Extended Data Fig. 3 Leucine is amongst the best amino acid inducers of mTOR signaling in cultured primary macrophages.
(a, b) Immunoblot analysis of thioglycollate-elicited peritoneal macrophages (PMACs) (a) and bone marrow derived macrophages (BMDM) (b) after 30min of incubation with amino acid-free or regular/amino acid-sufficient medium to assess mTORC1 signaling using phospho- and total S6K and S6 levels as readouts. (c) Representative immunofluorescence images of BMDMs after 15min of incubation with amino acid-free or regular/amino acid-sufficient medium to assess co-localization between mTOR and Lamp2. (d, e) Immunoblot analysis of macrophages after 30min of incubation with regular medium or amino acid-free medium with and without 20 different L-amino acids to assess mTORC1 signaling using phospho- and total S6 levels as readouts. Representative blots (d) and quantification of pS6/total S6 ratio for five independent experiments (e). The best three mTOR inducers and three non-inducers are listed at right. (f, g) Immunofluorescence imaging of macrophages after 15min of incubation with regular medium or amino acid-free medium with and without the best three mTOR inducers and non-inducers to assess co-localization between mTOR and Lamp2. Representative images (f) and quantification of the mTOR/Lamp2 co-localization (+aa: n = 42; -aa: n = 74; Leu: n = 26; Arg: n = 38; Glu: n = 12; Gln: n = 34; Phe: n = 37; Thr: n = 43 cells) (g). For all graphs, data are presented as mean ±SEM. Source data
Extended Data Fig. 4 Body weight and common serum metabolites of control and mϕRaptor KO mice fed a standard or LCHP Western diet.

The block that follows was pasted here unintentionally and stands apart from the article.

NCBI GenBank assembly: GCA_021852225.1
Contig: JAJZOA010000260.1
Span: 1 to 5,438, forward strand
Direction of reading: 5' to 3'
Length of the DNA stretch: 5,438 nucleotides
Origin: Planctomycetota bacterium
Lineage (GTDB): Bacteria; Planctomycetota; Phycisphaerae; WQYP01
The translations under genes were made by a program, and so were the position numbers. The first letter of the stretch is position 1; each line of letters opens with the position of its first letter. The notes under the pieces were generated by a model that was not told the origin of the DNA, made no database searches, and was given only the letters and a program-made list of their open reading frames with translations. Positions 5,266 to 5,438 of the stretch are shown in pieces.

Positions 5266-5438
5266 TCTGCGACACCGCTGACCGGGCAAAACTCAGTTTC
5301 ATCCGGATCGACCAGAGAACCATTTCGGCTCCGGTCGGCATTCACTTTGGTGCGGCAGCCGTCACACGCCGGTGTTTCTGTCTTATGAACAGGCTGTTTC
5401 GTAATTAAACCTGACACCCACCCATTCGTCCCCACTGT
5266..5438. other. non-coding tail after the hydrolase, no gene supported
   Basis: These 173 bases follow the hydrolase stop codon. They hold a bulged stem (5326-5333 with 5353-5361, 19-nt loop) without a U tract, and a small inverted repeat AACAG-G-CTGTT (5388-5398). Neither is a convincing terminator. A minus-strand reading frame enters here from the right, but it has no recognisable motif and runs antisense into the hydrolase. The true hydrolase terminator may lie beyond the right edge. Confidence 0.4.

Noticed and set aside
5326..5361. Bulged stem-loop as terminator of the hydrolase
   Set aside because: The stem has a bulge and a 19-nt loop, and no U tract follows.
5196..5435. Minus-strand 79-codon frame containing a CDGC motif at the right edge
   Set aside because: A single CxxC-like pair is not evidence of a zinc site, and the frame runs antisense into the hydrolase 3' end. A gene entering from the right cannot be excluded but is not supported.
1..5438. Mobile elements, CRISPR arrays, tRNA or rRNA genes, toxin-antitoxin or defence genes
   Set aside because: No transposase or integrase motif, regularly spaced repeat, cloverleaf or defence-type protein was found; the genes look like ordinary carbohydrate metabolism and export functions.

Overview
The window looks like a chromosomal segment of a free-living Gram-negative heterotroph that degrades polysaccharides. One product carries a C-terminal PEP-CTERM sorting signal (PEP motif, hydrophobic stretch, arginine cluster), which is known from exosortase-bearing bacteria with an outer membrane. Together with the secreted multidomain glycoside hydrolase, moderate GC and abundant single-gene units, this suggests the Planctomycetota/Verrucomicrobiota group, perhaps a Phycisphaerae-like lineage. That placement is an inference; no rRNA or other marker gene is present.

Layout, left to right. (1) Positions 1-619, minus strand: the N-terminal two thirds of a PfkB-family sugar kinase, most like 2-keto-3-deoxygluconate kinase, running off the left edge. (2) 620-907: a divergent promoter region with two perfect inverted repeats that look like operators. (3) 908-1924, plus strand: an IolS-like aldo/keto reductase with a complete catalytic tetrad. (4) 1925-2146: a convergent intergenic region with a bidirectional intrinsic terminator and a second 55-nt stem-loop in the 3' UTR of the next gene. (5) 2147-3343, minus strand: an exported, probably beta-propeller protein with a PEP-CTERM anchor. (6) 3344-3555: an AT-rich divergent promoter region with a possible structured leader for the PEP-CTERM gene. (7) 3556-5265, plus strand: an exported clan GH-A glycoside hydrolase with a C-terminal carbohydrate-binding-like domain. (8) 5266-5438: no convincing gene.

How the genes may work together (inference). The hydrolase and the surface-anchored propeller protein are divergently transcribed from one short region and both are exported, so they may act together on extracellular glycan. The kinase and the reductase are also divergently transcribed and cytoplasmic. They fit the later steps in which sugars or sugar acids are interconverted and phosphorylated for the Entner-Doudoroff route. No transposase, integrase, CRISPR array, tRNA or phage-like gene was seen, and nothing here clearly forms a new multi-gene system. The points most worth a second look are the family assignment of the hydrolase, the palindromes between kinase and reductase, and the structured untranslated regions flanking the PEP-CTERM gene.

(a) Immunoblot analysis of control and Raptor KO macrophages after 30min of incubation with regular medium or amino acid-free medium with and without leucine to assess mTORC1 activity using phospho- and total S6K and S6 as readouts. (b) Immunofluorescence imaging of macrophages after 15min of incubation with regular medium or amino acid-free medium with and without leucine to assess co-localization between mTOR and Lamp2. Representative images (left) and quantification of the mTOR/Lamp2 co-localization (right) (Control: +aa: n = 42; -aa: n = 52; Leu: n = 44; ATG5 KO: +aa: n = 27; -aa: n = 40; Leu: n = 43 cells). (c) Total body weights of control (n = 22) and mϕRaptor-KO mice (n = 18) (all on ApoE-KO background) fed a standard Western diet for 8 weeks. (d) Measurements of serum cholesterol, glucose, triglycerides, and free fatty acids in control and mϕRaptor-KO mice after 8 weeks of Western diet feeding (n = 15–25 per group). (e) Measurements of serum cholesterol, glucose, triglycerides, and free fatty acids in cohorts of mϕRaptor-KO mice (on ApoE-null background) fed a standard Western diet or high protein Western diet for 8 weeks (n = 15 per group). For all graphs, data are presented as mean ±SEM. *P < 0.05, **P < 0.01, one-way ANOVA with Tukey’s test for b, two-tailed unpaired t-test for c. Source data